Severe SARS-CoV-2 placenta infection can impact neonatal outcome in the absence of vertical transmission

Fulvia Milena Cribiù, Roberta Erra, Lorenza Pugni, Carlota Rubio-Perez, Lidia Alonso, Sara Simonetti, Giorgio Alberto Croci, Garazi Serna, Andrea Ronchi, Carlo Pietrasanta, Giovanna Lunghi, Anna Maria Fagnani, Maria Piñana, Matthias Matter, Alexandar Tzankov, Luigi Terracciano, Andres Anton, Enrico Ferrazzi, Stefano Ferrero, Enrico IurlaroJoan Seoane, Paolo Nuciforo

Research output: Contribution to journalArticlepeer-review

Abstract

The effect of severe acute respiratory syndrome coronavirus 2 (SARS-CoV-2) infection on the pathophysiology of the placenta and its impact on pregnancy outcome has not yet been fully elucidated. Here, we present a comprehensive clinical, morphological, and molecular analysis of placental tissues from pregnant women with and without SARSCoV- 2 infection. SARS-CoV-2 could be detected in half of placental tissues from SARS-CoV-2-positive women. The presence of the virus was not associated with any distinctive pathological, maternal, or neonatal outcome features. SARS-CoV-2 tissue load was low in all but one patient who exhibited severe placental damage leading to neonatal neurological manifestations. The placental transcriptional response induced by high viral load of SARS-CoV-2 showed an immunopathology phenotype similar to autopsy lung tissues from patients with severe coronavirus disease 2019. This finding contrasted with the lack of inflammatory response in placental tissues from SARS-CoV-2-positive women with low viral tissue load and from SARS-CoV-2-negative women. Importantly, no evidence of vertical transmission of SARSCoV- 2 was found in any newborns, suggesting that the placenta may be an effective maternal-neonatal barrier against the virus even in the presence of severe infection. Our observations suggest that severe placental damage induced by the virus may be detrimental for the neonate independently of vertical transmission.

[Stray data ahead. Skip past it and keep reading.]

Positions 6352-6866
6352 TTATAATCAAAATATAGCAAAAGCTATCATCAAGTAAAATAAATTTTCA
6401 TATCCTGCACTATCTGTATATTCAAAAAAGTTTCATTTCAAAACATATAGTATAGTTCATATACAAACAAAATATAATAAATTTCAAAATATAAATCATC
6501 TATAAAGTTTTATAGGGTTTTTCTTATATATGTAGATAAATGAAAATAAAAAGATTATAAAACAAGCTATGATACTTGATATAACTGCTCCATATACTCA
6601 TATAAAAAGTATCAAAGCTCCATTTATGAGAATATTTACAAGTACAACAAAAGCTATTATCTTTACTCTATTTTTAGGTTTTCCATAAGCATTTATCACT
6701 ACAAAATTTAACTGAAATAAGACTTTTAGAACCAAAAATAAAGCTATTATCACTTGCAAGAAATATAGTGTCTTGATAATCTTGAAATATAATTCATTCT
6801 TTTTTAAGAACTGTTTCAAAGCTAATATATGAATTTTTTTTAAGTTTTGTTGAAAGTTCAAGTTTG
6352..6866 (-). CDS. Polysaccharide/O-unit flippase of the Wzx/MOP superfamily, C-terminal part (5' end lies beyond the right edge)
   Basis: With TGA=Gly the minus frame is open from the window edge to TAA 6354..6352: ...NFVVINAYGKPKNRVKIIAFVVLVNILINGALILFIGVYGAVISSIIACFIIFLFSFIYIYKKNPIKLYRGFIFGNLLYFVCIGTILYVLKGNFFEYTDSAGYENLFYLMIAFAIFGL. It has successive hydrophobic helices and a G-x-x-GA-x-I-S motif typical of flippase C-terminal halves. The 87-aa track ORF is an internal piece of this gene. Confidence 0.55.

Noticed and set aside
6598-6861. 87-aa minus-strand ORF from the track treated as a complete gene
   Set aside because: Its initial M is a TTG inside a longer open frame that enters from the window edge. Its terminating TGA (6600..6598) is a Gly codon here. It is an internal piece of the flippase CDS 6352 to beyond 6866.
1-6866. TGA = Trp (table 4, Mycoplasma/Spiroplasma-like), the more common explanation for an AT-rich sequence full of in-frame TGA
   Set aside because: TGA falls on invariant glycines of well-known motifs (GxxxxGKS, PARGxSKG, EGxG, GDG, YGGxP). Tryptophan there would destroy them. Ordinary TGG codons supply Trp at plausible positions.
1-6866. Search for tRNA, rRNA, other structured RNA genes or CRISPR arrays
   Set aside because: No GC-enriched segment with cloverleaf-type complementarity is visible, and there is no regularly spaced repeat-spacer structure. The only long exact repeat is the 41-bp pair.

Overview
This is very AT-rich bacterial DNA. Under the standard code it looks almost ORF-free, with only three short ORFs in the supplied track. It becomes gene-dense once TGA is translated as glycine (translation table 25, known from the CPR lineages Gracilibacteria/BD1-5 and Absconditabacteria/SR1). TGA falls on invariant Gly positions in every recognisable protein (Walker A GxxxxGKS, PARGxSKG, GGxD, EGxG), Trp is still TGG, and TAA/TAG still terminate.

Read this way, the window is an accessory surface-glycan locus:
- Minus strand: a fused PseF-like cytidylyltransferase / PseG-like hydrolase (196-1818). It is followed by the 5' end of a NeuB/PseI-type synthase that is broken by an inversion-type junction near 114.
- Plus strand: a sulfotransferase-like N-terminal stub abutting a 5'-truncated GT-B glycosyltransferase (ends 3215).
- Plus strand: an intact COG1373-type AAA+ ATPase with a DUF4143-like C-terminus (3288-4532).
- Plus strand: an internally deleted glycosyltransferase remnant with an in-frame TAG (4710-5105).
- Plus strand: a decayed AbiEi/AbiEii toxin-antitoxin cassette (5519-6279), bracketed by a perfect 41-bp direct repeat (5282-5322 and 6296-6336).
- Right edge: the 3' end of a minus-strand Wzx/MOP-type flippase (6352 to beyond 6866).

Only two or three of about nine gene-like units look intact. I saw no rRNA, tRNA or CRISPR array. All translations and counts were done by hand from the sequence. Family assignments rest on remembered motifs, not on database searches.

Original languageEnglish
Article numbere145427
JournalJournal of Clinical Investigation
Volume131
Issue number6
DOIs
Publication statusPublished - Mar 15 2021

ASJC Scopus subject areas

  • Medicine(all)

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